When Can I Get Unemployment Benefits?
For those in the workforce, Unemployment Insurance provides a safety net in case of job loss. But not everyone who loses a job is eligible for unemployment benefit. Certain criteria must be met. These criteria differ from state to state, but many similarities exist.
Most of those who qualify for unemployment benefits have lost their jobs. In order to qualify, they must have been terminated through no fault of their own. Being laid off is one example of involuntary termination, but it’s not the only one. Employees who were fired without reasonable cause may also be eligible.
In some cases, those who voluntarily quit a job may be eligible for unemployment benefits. The worker must have left with “good cause,” and the definition of good cause varies from state to state. In general, employees must have quit due to some sort of unfavorable working condition, such as significantly reduced hours or pay, an unsafe work environment or a change in duties that is at odds with moral or religious beliefs.
Some states allow those who have had their working hours reduced to stay at their jobs and collect partial unemployment payments. In such cases, the employer usually initiates the unemployment claim. Your state unemployment office can provide details about eligibility.
In addition to these requirements, claimants must meet their states’ requirements for time worked and/or wages earned during a specified period of time prior to unemployment. Money earned during this “base period” is also used to determine the amount of benefits the claimant is entitled to.
Maintaining Your Eligibility
When you first file for unemployment benefits, the state will determine whether or not you are eligible. Even if they find that you are eligible, your former employer can contest the claim. If this happens, you are entitled to a hearing to state your case. If you want to continue to receive unemployment benefit, you must attend the hearing and prove that you are in fact eligible.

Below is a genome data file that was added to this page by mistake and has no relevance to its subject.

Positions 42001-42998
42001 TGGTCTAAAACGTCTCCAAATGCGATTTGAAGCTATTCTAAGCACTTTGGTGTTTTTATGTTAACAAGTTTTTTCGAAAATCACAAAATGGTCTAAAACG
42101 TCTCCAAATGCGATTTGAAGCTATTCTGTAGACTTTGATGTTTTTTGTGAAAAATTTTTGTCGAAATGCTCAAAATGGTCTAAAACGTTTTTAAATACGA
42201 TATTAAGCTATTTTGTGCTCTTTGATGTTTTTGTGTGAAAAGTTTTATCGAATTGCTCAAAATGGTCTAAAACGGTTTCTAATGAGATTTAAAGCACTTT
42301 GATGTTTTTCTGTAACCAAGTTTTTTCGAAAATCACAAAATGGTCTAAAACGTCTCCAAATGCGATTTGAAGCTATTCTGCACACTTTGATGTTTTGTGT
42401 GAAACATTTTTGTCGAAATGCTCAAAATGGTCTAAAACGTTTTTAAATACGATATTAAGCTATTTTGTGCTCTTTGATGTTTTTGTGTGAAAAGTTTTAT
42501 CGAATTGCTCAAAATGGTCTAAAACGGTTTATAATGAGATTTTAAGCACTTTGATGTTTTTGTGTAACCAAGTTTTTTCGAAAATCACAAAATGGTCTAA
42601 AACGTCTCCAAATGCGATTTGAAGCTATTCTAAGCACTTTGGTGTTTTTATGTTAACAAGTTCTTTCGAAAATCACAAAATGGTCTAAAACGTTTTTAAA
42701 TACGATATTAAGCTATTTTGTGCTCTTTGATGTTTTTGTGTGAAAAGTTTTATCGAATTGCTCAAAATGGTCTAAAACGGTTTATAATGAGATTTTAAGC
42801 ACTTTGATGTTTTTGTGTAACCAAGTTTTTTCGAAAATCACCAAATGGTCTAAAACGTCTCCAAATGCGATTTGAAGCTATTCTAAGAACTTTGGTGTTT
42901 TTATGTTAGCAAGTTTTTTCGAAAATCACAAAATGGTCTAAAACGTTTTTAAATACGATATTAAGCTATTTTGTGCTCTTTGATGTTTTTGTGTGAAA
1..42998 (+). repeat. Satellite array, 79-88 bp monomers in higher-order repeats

Those who are receiving unemployment benefits must be ready, willing and able to work. States usually require those collecting unemployment benefits to register with the State Employment Service. They must actively look for jobs and document their job search and they must accept reasonable offers of employment. In some cases, however, those receiving unemployment benefits may attend school full time instead of looking for a job.
In order to continue receiving benefits, you must file claims every week or two weeks, depending on your state’s requirements. This may usually be done online or by phone. Claimants must report earnings, job offers and refusals. Claimants must also report to the unemployment office for interviews as requested.
Filing for unemployment benefits can be intimidating. But it’s important to do so as soon as possible after separation from employment. Benefits may be delayed for up to two weeks even if you are eligible, so the sooner you file, the better.